Ostrich contra Wolf/Fox

Ridinger, Johann Elias (Ulm 1698 – Augsburg 1767). How wonderful Nature shares the gifts. Ostrich on an elevated viewpoint of a sovereign landscape defending himself against three wolves (recte more likely jackals as equally positioned in the tales as the foxes of the Bible, Th., identified as foxes by Weigel, too, see below). Etching with engraving by Martin Elias Ridinger (1731 Augsburg 1780). Inscribed: XXVI. / Joh. El. Ridinger inv. et del. / Mart. El. Ridinger, sculps. A.V., otherwise in German as below. 11¾ × 9¾ in (30 × 24.8 cm).

Johann Elias Ridinger, Ostrich against Wolves/Foxes

Thienemann + Schwarz 369; Silesian Ridinger collection at Boerner XXXIX, 1879 (1885); Reich auf Biehla Collection 113 (1894); Helbing XXXIV (Arbeiten von J. E. und M. E. Ridinger), 885 (1900). – Cf. the pen-and-ink drawing in Weigel’s catalog of bequeathed drawings of 1869, Ridinger appendix, 396.

Arched top sheet XXVI of the 46-sheet set To the Special Events and Incidents at the Hunt (“The rarest set of Ridinger’s sporting line engravings”, Schwerdt 1928) etched exclusively by Martin Elias after predominantly his father’s designs and concluded in 1779.

At which not only after realization here Martin Elias’ impact on the Ridinger œuvre is much larger than that of an engaged co-worker as engraver only. Already at an age of thirty he just acted as a spiritus rector behind the scene ensuring that sets were completed or, as here, published posthumously.

And as Wolf Stubbe (Joh. El. Ridinger, 1966, pp. 16 f. + pl. 34), going in medias res, celebrates Th. 722, The Wild Bison and the Crocodile, from the Fights of Killing Animals as an artistic zenith of the late work in respect of its luminous efficiency, he pays tribute together, because judging by the plate, not the drawing, to Martin Elias as the etcher/engraver of that work. An aspect illustrating deeply the Ridinger teamwork. – With 6-lined caption:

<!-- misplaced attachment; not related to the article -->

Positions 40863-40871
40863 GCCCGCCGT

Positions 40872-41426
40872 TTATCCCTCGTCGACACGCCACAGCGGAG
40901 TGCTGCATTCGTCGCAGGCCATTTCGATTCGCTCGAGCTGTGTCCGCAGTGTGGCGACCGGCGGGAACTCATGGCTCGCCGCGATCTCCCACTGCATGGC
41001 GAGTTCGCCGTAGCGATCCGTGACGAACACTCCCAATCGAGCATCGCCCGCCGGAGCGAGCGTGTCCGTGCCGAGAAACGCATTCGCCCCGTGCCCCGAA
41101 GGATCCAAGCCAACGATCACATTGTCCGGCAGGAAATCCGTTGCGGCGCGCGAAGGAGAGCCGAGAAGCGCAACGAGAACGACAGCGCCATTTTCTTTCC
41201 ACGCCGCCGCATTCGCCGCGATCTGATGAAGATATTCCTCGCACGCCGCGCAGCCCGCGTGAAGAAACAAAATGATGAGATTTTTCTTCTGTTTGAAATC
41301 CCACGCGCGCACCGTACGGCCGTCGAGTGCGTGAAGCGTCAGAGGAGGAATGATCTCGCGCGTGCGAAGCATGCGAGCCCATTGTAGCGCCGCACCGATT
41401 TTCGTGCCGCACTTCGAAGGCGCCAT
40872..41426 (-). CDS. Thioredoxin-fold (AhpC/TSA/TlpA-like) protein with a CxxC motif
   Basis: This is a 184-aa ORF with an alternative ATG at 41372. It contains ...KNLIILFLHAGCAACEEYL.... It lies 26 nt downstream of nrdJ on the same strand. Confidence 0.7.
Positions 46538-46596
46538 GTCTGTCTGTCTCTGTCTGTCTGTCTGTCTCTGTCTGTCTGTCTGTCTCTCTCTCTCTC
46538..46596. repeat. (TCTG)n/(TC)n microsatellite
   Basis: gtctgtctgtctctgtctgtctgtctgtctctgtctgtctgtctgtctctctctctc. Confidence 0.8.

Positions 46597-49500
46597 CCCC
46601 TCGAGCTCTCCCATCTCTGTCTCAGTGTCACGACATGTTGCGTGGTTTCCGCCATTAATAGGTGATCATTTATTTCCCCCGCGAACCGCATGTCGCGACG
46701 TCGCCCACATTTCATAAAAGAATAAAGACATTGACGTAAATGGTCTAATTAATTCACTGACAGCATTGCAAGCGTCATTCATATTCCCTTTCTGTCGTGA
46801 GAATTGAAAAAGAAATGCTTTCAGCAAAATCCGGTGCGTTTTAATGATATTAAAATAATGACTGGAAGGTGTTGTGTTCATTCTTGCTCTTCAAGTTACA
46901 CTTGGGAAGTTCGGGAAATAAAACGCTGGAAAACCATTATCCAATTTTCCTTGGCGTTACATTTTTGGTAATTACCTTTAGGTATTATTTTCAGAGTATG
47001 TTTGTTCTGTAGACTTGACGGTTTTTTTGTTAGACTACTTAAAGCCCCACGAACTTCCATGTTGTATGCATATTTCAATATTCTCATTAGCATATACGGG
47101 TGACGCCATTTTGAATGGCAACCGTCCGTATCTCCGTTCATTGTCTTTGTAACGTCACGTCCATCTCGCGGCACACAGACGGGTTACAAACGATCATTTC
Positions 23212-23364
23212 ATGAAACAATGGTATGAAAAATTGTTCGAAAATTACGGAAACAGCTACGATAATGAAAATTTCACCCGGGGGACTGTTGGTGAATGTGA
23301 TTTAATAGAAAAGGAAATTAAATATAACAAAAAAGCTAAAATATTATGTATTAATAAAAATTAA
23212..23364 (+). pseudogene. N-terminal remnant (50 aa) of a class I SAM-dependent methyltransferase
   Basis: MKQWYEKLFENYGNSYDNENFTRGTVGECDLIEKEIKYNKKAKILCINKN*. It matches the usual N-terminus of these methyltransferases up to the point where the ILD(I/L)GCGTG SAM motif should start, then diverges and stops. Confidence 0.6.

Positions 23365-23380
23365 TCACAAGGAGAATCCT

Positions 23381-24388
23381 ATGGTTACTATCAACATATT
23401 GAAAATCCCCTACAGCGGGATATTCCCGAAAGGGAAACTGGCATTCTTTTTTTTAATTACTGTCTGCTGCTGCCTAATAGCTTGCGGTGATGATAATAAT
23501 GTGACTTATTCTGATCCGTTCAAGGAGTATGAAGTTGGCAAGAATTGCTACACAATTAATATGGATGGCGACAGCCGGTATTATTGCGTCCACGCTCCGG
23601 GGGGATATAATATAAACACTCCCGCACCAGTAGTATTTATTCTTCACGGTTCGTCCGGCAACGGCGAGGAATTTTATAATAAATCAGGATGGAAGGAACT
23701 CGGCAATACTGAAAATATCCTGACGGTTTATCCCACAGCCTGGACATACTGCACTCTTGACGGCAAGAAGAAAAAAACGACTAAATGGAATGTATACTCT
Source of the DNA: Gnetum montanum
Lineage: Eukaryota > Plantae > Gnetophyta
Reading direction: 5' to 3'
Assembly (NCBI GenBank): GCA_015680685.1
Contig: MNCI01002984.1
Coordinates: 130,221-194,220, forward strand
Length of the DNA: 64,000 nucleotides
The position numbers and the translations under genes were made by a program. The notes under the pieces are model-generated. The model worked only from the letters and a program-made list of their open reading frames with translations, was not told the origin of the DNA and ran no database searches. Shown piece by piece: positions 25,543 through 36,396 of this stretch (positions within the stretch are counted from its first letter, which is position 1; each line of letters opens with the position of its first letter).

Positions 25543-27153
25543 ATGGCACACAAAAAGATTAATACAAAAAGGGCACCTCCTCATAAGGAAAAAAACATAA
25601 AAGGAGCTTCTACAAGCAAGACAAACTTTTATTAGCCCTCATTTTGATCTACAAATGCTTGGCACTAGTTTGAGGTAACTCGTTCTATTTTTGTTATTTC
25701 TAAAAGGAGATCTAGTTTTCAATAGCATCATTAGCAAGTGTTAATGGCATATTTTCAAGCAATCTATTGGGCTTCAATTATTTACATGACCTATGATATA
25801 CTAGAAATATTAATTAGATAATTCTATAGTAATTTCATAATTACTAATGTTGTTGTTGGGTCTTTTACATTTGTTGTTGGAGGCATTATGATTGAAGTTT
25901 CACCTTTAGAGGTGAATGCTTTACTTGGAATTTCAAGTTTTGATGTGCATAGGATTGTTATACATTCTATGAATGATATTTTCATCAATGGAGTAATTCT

“ How wonderful Nature shares the gifts;
To one she gives cunning, to the other fugitiveness:
The Wolf received the cunning; to refresh his thirst
By other animals’ blood – Yet agility
Is neither wanting an Ostrich. And many times he succeeds,
Even though he is big and heavy, to escape the enemies’ rage. ”

Wide-margined impression originating from the omnibus volume of the old estate of a nobleman with probably watermark FIAT as countermark of the Wangen paper mill as one of Ridinger’s preferred firm laid paper qualities

with the Roman number

(“If they are missing, so this indicates later impressions”, Th.). – In the white upper margin still both the two pinholes from the original stitching in numbers.

The set itself “arranged almost throughout so that always two by two harmonize with each other and form pendants, just as they have been sold in pairs, too” (Th.). Here thus with the casuar attacked by lynxes.

Offer no. 15,717 | EUR 690. | export price EUR 656. (c. US$ 793.) + shipping

– – – The pair XXVI/XXVII in evenly slightly silver-toned impressions. – See the complete description.

Offer no. 14,123 | EUR 1380. | export price EUR 1311. (c. US$ 1585.) + shipping

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(Mr. D. K., June 3, 2006)


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